A multiresolution computational approach, using a combination of BD, coarse-grained, and all-atom MD simulations, both in the absence and presence of a phospholipid bilayer, was used for de novo modeling and simulation of the interactions between full-length CYP 1A1 and its redox binding partner, CPR. After sampling and selection of possible arrangements, a cumulative ~2 μs of atomic detail MD simulations of membrane-bound CYP–CPR complexes were performed. From these simulations, we identified several arrangements of membrane-bound CPR and CYP 1A1 that are compatible with ET. Further simulations may enable a complete sampling of the configurational ensemble of the membrane-bound CYP 1A1–CPR complex but already, from the simulations done, we have been able to identify two main interaction modes consistent with available mutagenesis data and having ET pathways compatible with experimentally observed ET rates.
Upon binding CPR, the interaction between CYP 1A1 and the membrane became weaker as the CYP-FMN domain interface area increased. Although no TM-helix–TM-helix contacts between CYP and CPR were observed, the large interface area of the final complexes (ca. 2000 Å2) was consistent with the high binding affinity of the CYP 1A1–CPR complex. In all the final model complexes, the CYP1A1 catalytic domain reoriented in the membrane. This reorientation affected ligand access and egress pathways between the active site and the membrane but there was little effect on interactions of the ligand in the catalytic site on the timescale of the simulations. CPR rearranged in the membrane and underwent a large conformational change from the open to the semi-open form, which enabled the formation of an additional interface between the distal side of CYP 1A1 and the CPR NADP domain. These data clearly indicate that, in presence of CPR, a rearrangement in the orientation of CYP occurs and vice versa.
The FMN domain binding face composition of CYP1A1 in the modeled CYP 1A1–CPR complexes is mostly similar to other experimentally determined FMN domain binding interfaces of CYPs27,30,45,49,51. One of our model complexes (D2′) has a similar arrangement of the CPR FMN domain with CYP 1A1 to that observed in the crystal structure of P450BM3, although, with the position of the FMN cofactor shifted by about 20°. The computed ET rates and pathways from CPR to CYP 1A1 are in excellent agreement with available experimental data. The slower ET rates compared to soluble CYPs appear to result from the competing requirements of ET and membrane binding by both CYP and CPR, as well as sequence differences at the CYP-FMN domain interface. The importance of identifying ET pathways is highlighted by the fact that mutation of I458, a key residue in the dominant computed ET pathway, has been shown to affect prodrug activation65. The most common non-synonymous polymorphisms of CYP 1A1 have the mutations T461N and/or I462V, resulting in high-risk variants for non-small cell lung cancer in non-smokers73,74. We observed direct contact (<5 Å) of I462 with I458 only in our simulations in the presence of CPR, indicating that the I462V variant may have a role in the regulation of substrate metabolism. T461 interacted with the Lβ4-loop region of the CPR FMN domain in our simulations, indicating that alterations in CPR binding of the T461N mutant might contribute to the observed increased formation of the mutagenic diol epoxide of benzo[a]pyrene-7,8-dihydrodiol75. Thus, the present simulations give detailed atomistic insights into structural and functional aspects of CYP 1A1-mediated drug and carcinogen metabolism. Moreover, they provide insights into how CYP-redox partner interactions can vary, and provide a basis for further work to explore the interactions of different CYPs with CPR.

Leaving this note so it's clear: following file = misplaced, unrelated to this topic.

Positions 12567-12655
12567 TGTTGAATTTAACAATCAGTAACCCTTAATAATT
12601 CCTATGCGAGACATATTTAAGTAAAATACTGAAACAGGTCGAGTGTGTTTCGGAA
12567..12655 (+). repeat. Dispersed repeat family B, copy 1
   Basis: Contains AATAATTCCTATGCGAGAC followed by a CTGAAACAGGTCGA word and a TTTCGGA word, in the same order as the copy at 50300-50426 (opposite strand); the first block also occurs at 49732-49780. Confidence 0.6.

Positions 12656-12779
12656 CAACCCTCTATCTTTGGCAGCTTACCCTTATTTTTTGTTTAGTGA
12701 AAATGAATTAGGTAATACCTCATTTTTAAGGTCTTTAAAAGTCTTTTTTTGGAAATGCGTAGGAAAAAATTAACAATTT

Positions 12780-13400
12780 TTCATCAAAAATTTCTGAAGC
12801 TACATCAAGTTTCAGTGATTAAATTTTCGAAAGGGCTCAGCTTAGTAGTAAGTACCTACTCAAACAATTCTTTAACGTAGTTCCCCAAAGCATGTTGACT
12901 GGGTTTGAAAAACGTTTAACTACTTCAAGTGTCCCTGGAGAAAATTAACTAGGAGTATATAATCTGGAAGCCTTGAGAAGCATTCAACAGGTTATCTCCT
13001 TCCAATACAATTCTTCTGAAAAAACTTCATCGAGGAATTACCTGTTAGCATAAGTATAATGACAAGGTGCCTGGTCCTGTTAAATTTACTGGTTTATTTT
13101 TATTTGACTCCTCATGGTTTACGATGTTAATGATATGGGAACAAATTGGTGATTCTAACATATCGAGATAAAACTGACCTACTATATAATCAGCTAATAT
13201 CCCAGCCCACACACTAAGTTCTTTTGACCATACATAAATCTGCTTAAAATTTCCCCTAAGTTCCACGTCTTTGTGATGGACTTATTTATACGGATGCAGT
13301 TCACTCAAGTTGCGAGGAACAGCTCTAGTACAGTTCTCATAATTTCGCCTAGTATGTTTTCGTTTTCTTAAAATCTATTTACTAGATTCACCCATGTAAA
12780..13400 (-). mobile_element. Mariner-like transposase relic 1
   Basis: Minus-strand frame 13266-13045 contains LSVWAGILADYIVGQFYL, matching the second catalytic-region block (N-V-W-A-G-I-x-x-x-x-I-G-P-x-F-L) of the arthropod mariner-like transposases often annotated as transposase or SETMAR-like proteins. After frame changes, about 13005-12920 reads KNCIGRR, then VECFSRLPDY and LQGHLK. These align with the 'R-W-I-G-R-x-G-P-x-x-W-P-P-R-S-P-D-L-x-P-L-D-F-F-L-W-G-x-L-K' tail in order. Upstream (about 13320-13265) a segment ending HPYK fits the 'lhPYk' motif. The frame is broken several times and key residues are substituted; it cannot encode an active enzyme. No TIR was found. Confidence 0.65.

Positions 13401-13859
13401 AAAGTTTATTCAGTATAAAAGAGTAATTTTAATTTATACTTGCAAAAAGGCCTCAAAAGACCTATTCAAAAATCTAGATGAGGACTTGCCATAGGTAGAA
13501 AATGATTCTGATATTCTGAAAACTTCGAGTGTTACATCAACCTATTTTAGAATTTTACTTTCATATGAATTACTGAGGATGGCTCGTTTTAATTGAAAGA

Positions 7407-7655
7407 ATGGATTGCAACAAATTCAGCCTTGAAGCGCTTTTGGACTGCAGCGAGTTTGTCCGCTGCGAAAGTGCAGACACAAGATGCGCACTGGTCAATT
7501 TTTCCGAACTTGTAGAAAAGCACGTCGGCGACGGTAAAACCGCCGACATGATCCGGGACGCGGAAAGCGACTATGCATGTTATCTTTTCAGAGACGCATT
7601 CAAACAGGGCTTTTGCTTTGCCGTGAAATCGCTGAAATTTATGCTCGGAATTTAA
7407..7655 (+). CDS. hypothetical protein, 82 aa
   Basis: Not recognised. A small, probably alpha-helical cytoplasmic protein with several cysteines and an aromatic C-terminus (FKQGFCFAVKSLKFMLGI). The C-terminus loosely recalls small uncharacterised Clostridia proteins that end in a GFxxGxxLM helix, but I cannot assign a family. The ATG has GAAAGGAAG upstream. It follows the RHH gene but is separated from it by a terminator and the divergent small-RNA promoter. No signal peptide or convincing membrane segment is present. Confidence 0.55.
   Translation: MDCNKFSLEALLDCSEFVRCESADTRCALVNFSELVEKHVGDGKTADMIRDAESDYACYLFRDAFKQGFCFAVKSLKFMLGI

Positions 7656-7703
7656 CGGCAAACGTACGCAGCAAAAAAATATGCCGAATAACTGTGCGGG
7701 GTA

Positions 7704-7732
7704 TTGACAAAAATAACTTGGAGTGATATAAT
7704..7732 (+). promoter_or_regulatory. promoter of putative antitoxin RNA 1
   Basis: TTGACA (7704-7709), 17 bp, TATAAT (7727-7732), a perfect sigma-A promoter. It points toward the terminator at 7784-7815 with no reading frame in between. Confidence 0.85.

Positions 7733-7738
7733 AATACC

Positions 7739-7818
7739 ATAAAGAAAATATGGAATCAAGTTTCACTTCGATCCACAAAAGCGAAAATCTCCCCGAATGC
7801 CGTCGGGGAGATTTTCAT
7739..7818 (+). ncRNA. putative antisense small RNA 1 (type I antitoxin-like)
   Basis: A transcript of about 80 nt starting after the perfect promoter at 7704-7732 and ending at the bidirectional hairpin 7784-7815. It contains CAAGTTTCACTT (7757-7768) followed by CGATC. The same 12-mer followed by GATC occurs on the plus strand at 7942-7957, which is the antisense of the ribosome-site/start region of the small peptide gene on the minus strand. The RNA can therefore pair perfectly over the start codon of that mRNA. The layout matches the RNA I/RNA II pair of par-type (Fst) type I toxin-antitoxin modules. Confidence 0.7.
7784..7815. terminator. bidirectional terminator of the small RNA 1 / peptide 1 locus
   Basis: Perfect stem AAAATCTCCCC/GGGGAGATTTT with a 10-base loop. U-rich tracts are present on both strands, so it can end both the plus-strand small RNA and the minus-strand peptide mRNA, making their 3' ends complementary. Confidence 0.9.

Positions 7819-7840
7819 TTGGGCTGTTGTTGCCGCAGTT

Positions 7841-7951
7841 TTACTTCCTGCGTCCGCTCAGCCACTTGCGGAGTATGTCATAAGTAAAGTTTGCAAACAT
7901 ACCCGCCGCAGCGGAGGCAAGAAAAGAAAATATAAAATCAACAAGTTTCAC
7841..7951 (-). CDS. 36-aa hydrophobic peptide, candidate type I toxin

The computational workflow for building systems for simulations of full-length CYP–CPR complexes in a membrane bilayer is illustrated in Fig. 1 and described briefly below; further details are given in Supplementary Methods and Supplementary Fig. S1.